Paul Ramchandani, who was announced this week in the newly created professorship at Cambridge University, a post sponsored by Lego, believes parents should agonise less over which games and roles they should edge their child towards and devote more energy simply to playing with them.

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Experience: I made peace with my daughter’s killer

Fri, 26 May 2017 13:00:12 GMT2017-05-26T13:00:12Z

This is not about forgiveness. What happened cannot be changed; this is our way of dealing with it

My daughter Renske met her boyfriend Samarie on the train. She was heading from the Netherlands to Switzerland; he was an asylum seeker from Benin. They got chatting and exchanged phone numbers. That was how it started. They had a good relationship. He was attentive and they were very respectful towards each other. They spent holidays with me and my wife Lieuwkje.

Just before midnight on 13 April 2011, I saw on the news that a girl had been killed in Baflo, where Renske lived. About an hour later, they showed a picture of the scene, and I recognised her flat. I called the police and said, “I think my daughter is the victim of the incident in Baflo.” At 5am, two officers came to the house and we learned what had happened.

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Children don’t listen to adults – and that’s just as it should be

Fri, 26 May 2017 12:30:12 GMT2017-05-26T12:30:12Z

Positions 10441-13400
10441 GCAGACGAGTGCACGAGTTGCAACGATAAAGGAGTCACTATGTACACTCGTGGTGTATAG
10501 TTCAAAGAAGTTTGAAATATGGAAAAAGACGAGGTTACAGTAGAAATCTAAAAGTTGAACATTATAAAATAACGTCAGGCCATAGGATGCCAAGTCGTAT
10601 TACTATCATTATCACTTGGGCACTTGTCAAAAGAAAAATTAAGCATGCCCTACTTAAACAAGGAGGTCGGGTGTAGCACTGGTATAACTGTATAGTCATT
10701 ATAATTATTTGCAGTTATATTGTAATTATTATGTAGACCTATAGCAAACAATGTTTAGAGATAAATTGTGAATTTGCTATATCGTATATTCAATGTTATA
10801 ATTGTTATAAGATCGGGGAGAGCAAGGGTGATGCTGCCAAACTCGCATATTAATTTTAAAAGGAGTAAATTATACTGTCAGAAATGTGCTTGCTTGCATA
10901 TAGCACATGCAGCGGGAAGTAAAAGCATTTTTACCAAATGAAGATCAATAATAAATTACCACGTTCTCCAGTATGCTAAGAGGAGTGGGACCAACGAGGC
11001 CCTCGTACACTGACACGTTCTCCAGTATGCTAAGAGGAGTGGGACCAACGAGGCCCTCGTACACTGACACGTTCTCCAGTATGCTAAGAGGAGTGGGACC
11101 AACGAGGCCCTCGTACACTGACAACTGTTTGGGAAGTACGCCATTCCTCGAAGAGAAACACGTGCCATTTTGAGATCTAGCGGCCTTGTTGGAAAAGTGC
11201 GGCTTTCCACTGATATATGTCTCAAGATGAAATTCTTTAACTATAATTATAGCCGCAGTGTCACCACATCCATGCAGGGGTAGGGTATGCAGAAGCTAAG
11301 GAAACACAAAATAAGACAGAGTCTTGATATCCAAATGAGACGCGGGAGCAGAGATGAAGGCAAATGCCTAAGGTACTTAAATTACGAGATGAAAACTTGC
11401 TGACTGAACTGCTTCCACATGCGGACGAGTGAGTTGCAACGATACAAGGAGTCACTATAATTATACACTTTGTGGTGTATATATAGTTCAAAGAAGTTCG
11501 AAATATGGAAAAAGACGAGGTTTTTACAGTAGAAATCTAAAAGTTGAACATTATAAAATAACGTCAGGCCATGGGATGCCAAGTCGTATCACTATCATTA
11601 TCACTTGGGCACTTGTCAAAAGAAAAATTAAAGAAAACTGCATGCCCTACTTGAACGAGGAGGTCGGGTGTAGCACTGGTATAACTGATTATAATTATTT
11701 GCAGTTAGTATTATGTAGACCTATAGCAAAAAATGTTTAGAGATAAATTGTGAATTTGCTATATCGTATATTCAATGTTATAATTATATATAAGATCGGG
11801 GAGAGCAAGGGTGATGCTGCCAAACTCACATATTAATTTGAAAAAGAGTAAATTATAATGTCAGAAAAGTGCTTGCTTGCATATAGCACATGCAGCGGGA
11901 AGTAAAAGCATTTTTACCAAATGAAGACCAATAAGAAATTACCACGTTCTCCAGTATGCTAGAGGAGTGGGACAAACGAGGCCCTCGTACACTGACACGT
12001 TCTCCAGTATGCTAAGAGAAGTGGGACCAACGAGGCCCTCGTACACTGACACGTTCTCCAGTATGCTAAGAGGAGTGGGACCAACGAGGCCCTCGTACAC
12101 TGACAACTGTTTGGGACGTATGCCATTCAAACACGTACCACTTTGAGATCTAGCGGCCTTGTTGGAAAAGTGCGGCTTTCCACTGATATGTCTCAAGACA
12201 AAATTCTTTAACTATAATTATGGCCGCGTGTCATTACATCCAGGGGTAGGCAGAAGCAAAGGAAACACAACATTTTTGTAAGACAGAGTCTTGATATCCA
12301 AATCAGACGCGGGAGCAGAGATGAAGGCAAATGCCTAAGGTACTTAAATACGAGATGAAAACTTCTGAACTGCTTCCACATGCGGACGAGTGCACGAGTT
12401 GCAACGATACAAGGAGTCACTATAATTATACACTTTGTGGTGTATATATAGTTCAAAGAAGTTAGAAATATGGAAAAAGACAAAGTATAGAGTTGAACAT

Parents should be living examples of the qualities they want their children to adopt – so show, don’t tellA new Harvard University study suggests that rather than sex education comprising a single, awkward lesson, it should form part of a continuing conversation. Emotional education is very much part of this – the report comes with a series of talking points for parents to discuss with their children, ranging from what romantic love is and what it feels like, to lessons they have learned from their own relationships, to ethical quandaries such as what makes a relationship exploitative. These subjects, says the report, should become part of an “ongoing dialogue”.Ah, the “ongoing dialogue” (OD). What a cherished myth we have of the OD with our children – about anything at all, let alone about sex and relationship education. There are three major things that stand in the way of the OD. First, most children will suspect that most of the stuff that comes out of their parents’ mouth is tarnished, or at least outdated information about the way things were when they were children. Second, as parents are in a position of power, the powerless are likely to reject their opinions as inherently oppressive. Third, children aren’t that well-versed in dialogue – and neither are adults. Continue reading...[...]